I have been planting some new seedlings (from thte nursery) and, with the dry weather, I am being very careful just what I am planting, and where.  I have already commented that I now grow most food during the winter and put some away for the summer.  Much of the garden is watered and heavily mulched for the summer.  This preserves the micro-organisms that grow in the soil and that can be killed by the heat during the summer.  I have described this before, here.
Spring has been very variable this year.  Some days have been hot and dry and windy, some have been quite cold (though no rain!) and on one night lately I heard the pump running for quite some time... that is an indication that the temperature is low enough for the hot water system to drain itself to prevent frezing.  It wasn't actually freezing, but cold enough during the night that I turned the water to the house off.
Today though, it it lovely outside, and the seedlings are looking healthy (cucumber, tomatoes, jalapenos, eggplant, carrots, beans.)

My favourite rose is flowering...
 ... this is actually a climbing rose,  though a friend "pruned" it a while back and so it is looking like a bush at the moment.  The flowers are still lovely.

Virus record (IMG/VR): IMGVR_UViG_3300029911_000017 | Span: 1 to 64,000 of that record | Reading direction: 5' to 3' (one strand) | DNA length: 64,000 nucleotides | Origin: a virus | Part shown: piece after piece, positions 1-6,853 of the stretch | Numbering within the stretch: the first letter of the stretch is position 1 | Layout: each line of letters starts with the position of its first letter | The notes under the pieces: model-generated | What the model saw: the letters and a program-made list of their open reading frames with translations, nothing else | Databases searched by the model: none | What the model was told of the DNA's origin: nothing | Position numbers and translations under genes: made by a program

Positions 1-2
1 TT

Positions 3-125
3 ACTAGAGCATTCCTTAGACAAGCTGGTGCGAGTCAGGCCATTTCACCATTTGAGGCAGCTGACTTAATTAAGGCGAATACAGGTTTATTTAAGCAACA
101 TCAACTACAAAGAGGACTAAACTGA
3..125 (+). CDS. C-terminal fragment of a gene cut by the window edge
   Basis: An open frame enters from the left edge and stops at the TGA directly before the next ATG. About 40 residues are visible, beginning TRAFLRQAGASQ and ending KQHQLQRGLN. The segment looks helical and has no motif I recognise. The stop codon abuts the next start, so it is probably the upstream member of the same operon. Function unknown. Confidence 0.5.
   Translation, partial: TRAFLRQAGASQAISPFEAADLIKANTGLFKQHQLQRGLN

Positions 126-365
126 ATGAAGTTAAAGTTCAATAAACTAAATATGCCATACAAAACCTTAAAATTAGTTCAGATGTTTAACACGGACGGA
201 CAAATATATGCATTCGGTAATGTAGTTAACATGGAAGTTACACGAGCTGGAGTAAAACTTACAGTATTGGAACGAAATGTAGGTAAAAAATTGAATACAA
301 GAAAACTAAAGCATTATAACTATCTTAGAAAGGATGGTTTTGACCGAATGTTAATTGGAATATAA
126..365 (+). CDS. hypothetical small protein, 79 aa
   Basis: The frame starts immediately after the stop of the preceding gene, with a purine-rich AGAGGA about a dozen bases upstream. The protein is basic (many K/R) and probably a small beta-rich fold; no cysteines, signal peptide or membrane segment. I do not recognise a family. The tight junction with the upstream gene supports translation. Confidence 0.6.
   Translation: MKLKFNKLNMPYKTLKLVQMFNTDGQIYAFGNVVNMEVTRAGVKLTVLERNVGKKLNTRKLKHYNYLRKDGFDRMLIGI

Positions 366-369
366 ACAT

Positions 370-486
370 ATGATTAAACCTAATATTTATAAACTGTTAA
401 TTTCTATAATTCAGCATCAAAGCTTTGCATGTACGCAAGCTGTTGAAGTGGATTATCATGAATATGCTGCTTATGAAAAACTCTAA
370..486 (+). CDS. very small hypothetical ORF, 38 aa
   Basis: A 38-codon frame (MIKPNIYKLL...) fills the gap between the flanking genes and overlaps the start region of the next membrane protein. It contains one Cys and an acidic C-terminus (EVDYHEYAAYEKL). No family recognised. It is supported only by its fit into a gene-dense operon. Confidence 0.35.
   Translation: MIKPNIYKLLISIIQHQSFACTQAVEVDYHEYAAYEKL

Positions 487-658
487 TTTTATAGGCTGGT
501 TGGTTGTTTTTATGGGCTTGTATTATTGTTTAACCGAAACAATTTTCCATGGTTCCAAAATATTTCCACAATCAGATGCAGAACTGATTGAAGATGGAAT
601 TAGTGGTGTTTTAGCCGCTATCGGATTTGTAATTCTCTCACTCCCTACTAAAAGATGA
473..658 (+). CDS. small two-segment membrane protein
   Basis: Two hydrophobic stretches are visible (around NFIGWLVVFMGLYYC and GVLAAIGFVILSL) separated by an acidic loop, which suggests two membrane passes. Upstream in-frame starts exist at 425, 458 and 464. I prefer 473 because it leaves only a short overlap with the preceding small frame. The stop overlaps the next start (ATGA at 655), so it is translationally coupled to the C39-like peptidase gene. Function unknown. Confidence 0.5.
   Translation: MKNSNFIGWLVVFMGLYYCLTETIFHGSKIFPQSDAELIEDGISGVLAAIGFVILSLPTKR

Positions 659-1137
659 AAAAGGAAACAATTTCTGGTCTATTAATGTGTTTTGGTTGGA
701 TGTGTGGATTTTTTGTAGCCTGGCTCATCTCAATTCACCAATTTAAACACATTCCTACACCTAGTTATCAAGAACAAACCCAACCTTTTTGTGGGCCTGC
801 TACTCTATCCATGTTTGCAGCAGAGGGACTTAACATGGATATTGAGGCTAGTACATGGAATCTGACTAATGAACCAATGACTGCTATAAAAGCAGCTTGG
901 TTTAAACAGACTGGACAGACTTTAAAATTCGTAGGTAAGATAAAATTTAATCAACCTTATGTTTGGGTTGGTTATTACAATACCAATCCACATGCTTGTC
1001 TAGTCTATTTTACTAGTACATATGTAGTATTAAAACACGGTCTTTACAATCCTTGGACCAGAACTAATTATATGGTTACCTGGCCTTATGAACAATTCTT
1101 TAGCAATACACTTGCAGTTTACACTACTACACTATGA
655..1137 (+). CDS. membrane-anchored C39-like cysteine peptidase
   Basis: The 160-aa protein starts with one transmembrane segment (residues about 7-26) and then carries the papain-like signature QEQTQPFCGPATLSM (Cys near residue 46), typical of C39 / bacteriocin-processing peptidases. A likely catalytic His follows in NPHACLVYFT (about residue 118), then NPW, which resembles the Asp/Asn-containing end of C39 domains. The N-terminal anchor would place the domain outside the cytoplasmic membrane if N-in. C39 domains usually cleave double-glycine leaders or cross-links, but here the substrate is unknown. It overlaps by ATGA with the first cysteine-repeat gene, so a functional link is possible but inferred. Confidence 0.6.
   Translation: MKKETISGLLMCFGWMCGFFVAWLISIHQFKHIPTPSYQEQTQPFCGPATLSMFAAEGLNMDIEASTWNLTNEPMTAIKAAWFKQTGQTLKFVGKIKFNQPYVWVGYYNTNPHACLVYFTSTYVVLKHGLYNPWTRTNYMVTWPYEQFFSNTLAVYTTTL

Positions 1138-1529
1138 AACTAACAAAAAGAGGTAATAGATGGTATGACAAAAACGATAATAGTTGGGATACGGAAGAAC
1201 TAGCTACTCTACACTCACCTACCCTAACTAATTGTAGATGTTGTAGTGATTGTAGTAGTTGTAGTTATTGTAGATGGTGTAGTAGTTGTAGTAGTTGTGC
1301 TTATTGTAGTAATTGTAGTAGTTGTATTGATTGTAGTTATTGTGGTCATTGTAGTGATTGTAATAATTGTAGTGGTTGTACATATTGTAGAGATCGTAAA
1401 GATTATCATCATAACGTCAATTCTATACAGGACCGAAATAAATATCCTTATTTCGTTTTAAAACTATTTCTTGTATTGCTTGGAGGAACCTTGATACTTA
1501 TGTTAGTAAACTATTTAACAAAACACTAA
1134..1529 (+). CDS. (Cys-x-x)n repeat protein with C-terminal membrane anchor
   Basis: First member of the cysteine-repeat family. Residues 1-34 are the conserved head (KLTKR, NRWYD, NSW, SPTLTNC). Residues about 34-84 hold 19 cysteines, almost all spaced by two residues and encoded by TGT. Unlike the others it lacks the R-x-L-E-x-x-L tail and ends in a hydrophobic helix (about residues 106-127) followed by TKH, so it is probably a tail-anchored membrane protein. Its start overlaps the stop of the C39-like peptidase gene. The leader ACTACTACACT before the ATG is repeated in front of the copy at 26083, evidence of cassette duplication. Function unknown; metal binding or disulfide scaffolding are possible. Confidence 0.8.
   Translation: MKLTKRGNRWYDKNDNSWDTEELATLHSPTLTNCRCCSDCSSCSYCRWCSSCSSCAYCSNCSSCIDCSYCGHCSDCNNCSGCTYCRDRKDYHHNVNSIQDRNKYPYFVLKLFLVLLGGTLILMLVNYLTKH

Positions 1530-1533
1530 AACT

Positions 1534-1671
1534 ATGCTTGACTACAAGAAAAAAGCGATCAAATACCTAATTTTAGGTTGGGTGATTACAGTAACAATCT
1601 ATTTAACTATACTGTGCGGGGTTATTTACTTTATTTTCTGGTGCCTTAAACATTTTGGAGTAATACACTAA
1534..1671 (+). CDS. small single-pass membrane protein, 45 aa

The third orchid flower has turned out to be yellow....
 ...  it is spectacular.

The borage continues to flower.  I have been collecting seeds from the borage but the other intersting thing to notice is the colour of the flowers as the season goes on.....
 ... I have noticed this before and I'm not sure why this should be so.  As the plant ages,  there are a number of pink flowers on most bushes.

The quince tree, still tiny, is flowering.  The flowers are pale pink when they open,  though these have faded already.


The coriander has now mostly gone to seed.  The flowers are still around and the hover flies are busy, but the seeds are forming.


Among the onions and leeks, I found three tiny poppy plants today.  These come up every year, and seem to be multiplying....
 ... the tiny flowers are lovely....


Inside, the sauerkraut is ready....
.... I'll be looking for goatmeat sausages (or lamb if I can't find any) to have with some of it.